Embed security culture
Even financial institutions with the best technological defences can be unwound by a social engineering attack. Along the same lines, security policies can be redundant if staff don’t receive the necessary training or are not motivated to follow them. Employees should be made aware of all the possible threats to gain an understanding of what they are defending against. Guidelines should be issued to all staff, for example with information on how to spot phishing emails or the dangers of accessing company data on public WiFi networks. Regular training and refresher sessions will be key to embedding security and vigilance within company culture, to make safeguarding data a priority, and help staff to be both the first and last lines of defence.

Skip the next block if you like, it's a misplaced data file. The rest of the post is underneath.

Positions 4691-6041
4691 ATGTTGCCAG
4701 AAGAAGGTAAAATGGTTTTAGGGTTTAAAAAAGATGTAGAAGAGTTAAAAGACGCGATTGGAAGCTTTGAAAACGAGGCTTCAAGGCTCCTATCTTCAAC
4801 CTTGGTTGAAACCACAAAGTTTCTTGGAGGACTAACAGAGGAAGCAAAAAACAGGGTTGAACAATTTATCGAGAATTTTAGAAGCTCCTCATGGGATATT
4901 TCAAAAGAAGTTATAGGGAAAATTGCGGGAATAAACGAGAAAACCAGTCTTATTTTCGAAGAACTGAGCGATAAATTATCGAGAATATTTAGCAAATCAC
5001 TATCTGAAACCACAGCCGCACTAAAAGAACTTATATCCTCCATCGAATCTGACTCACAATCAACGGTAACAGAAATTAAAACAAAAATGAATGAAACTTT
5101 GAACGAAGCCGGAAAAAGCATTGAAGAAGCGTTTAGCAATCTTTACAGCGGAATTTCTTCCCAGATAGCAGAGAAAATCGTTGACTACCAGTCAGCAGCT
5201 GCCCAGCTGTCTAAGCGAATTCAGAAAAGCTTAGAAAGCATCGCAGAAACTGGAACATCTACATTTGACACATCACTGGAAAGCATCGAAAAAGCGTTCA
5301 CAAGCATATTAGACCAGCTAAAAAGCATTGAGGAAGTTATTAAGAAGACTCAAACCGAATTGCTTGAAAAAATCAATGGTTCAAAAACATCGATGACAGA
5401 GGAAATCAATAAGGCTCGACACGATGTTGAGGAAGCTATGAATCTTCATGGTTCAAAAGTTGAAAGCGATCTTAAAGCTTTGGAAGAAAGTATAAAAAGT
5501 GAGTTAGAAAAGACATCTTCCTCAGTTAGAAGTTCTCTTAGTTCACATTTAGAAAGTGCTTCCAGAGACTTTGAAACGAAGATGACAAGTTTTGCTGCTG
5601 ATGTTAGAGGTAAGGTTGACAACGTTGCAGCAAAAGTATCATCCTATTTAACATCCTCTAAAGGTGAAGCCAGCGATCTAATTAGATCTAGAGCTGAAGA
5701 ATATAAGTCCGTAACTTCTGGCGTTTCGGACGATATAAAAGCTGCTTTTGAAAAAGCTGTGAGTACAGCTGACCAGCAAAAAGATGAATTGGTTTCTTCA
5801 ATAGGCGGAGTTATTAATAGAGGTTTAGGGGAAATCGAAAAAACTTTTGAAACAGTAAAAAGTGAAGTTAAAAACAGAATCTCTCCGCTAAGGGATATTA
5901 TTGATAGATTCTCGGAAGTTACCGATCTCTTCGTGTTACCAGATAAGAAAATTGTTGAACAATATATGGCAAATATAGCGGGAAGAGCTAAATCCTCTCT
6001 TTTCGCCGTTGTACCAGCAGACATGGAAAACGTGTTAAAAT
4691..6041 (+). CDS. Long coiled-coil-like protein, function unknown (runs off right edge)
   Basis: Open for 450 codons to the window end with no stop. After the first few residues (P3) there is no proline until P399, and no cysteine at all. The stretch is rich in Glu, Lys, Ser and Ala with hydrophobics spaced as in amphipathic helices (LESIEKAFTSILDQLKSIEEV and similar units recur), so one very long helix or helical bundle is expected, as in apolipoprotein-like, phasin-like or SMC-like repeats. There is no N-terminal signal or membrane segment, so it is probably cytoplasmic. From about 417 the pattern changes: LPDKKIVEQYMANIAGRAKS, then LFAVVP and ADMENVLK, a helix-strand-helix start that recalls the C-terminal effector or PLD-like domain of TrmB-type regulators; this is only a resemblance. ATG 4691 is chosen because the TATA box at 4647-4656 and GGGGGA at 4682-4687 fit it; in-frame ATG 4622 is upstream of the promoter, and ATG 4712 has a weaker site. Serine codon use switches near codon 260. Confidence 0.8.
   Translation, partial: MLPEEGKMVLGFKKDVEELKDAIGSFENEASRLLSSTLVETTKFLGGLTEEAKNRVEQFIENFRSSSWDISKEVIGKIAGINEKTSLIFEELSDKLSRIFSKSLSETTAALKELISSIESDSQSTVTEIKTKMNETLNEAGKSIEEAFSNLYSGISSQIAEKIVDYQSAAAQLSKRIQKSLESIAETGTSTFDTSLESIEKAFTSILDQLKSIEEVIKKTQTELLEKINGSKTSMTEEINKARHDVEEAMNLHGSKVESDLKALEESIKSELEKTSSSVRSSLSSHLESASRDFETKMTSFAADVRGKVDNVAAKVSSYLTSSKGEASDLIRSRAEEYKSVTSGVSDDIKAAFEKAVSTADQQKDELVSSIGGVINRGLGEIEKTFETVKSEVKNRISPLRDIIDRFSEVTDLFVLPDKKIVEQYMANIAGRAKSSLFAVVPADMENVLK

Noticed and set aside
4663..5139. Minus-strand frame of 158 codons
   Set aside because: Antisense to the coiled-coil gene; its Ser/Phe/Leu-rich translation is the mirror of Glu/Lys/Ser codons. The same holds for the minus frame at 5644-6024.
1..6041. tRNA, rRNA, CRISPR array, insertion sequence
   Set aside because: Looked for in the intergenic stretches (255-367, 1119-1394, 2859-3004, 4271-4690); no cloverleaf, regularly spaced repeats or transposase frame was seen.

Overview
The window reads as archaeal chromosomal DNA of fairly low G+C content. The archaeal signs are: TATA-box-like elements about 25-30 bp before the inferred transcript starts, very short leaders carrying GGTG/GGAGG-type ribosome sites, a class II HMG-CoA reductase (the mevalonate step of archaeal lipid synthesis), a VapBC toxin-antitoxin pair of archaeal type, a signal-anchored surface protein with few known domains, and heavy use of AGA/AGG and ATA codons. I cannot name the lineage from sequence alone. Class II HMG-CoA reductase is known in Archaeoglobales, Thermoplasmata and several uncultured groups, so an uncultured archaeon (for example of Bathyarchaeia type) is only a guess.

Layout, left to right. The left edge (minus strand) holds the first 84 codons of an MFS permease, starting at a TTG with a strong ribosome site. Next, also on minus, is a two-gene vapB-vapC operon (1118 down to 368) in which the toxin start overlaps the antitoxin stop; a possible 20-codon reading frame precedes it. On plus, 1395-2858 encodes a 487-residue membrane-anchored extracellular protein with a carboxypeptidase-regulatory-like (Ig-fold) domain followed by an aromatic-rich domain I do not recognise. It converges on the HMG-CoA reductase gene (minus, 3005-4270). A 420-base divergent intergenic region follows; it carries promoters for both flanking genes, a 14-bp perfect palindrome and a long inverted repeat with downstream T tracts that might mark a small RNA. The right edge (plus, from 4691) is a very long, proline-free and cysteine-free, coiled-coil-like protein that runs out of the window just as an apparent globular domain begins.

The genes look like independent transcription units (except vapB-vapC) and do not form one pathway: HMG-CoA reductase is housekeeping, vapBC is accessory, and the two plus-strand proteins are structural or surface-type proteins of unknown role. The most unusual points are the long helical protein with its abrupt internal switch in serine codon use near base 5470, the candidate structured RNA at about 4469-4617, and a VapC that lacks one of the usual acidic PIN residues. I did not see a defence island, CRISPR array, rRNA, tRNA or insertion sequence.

Given what’s at risk, banks and financial organisations simply cannot allow security to be an afterthought. Banking is going through a period of huge change, with Open Banking and PSD2 being some of the biggest shake ups to the industry in years, which brings new opportunities for innovation – as well as threats. Organisations cannot risk overlooking the basics of training and staff awareness, nor can they underestimate the power of effective authentication and password management policies to keep the business and customers safe.